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New SPIRIT projects: Exploring brain diseases and debunking equality myths

The SNSF’s SPIRIT programme strengthens scientific collaborations between Switzerland and researchers in countries receiving development aid. 17 new initiatives will receive a total of 8 million Swiss francs.

Spirit
Image: Westend61 / Javier Pardina

Neurodegenerative diseases are on the rise across the globe, which means that they impact individuals and communities across various linguistic and cultural backgrounds. Researchers from Switzerland, Peru and Argentina are collaborating to investigate the linguistic markers that can help diagnose disorders such as Alzheimer’s Disease and dementia, particularly in bilingual patients. This is one of the 17 projects supported by the SNSF’s SPIRIT programme, which was launched specifically to promote international research collaborations. In SPIRIT projects, Swiss researchers are working with partners from a wide range of countries, from Columbia and Mexico to Gabon and Thailand.

The 17 projects will each receive up to 500,000 Swiss francs and be carried out by teams of two to four researchers. 53% of the funded projects are in life sciences, 24% in STEM subjects and 23% in social sciences and humanities. 70% of the Swiss project teams are based at cantonal universities, 18% are at Federal Institutes of Technology and 12% are at other institutions. Among the funded applicants, 52% are female and 48% are male.

Equality myths, pathogenic tree fungi and rheumatic heart disease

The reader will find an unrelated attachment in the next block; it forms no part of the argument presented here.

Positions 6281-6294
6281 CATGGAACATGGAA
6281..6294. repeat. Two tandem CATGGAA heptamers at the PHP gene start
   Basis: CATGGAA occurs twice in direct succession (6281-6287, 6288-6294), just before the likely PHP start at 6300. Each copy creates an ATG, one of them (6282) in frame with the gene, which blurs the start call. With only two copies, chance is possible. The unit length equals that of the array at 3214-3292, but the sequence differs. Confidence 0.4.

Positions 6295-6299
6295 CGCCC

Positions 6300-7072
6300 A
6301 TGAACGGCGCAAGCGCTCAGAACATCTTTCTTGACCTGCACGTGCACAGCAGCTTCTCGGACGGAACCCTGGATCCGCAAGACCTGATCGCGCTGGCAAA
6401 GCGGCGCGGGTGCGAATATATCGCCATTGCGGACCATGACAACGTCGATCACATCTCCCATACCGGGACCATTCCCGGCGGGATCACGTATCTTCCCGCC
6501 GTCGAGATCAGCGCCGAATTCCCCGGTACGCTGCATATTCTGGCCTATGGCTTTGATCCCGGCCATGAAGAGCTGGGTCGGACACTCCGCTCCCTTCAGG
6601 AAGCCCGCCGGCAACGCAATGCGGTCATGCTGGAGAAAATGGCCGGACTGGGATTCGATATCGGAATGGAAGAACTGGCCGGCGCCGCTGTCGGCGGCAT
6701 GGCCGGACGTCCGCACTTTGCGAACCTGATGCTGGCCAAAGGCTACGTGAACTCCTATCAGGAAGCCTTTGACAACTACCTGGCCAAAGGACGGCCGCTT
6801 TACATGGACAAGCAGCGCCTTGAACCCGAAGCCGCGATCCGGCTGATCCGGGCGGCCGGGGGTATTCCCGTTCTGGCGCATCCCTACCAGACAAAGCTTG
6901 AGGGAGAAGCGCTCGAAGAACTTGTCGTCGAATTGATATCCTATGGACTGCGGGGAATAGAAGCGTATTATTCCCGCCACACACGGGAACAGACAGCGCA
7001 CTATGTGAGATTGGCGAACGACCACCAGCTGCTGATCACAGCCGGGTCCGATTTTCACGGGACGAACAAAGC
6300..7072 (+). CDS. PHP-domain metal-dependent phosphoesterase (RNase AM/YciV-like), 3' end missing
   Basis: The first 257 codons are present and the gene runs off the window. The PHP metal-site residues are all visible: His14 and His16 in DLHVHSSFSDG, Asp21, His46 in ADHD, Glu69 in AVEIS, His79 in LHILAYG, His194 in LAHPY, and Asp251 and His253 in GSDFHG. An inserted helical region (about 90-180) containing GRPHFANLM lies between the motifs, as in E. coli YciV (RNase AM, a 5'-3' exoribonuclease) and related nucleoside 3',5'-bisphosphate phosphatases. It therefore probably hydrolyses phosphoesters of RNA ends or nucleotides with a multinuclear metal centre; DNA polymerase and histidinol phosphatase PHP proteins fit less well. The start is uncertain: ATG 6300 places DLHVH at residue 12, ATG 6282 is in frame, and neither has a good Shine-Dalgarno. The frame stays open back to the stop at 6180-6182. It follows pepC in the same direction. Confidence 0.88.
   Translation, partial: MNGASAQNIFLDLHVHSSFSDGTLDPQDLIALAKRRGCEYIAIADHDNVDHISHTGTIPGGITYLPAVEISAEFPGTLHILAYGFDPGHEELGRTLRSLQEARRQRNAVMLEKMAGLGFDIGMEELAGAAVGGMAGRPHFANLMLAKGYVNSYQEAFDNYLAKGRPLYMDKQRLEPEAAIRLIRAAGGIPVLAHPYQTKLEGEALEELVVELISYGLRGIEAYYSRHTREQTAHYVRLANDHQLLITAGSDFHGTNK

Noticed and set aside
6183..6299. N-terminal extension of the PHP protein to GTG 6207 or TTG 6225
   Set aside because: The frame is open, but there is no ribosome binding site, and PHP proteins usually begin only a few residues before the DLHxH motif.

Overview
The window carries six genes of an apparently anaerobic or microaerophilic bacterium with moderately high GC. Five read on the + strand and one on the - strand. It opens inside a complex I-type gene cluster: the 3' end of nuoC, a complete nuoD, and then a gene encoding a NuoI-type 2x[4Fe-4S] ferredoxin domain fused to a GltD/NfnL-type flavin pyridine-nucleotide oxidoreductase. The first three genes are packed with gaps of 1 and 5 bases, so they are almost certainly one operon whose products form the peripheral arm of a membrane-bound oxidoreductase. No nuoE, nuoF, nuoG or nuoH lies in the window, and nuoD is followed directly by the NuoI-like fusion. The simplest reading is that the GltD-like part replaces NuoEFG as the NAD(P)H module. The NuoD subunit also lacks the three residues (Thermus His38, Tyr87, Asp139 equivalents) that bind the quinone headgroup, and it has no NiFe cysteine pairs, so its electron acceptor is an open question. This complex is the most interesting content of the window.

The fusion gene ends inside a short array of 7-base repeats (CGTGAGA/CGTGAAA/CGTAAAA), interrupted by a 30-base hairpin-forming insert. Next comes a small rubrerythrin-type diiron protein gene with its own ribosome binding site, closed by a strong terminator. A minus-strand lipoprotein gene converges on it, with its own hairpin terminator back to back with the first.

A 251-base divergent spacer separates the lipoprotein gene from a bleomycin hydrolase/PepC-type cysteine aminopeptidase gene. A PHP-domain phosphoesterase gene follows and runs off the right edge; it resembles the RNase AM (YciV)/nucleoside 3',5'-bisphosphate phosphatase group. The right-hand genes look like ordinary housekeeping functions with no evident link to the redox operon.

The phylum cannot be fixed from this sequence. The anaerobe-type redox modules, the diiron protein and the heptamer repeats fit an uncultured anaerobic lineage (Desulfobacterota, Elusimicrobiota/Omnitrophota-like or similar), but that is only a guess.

One project examines the myth of equality in terms of the influence of gender on scientific practices and the experiences of female and male scientists in Central Asia. Another investigates the threat that invasive pests introduced accidentally through global trade pose to forest ecosystems. In a third example, researchers from Nepal, Zambia and Ethiopia work together with their Swiss colleagues to improve the prevention of rheumatic heart disease, a condition that affects women more commonly than men.

Other SPIRIT projects will be launched in the coming months in molecular biology, material sciences, agricultural sciences, information technology, social geography, philosophy, biochemistry, and ecology, to name just a few. The SNSF has allotted a total budget of 8 million Swiss francs for the new projects.

Excellent gender awareness

As in previous years, SPIRIT puts a special focus on gender awareness – in research content as well as in team composition and development. The applicants of the funded projects have demonstrated a good understanding of the roles sex and gender may play in their research topics, and they have undertaken considerable efforts to develop and foster their teams in gender-balanced and gender-sensitive ways.

The new SPIRIT call will open on 1 August 2024.

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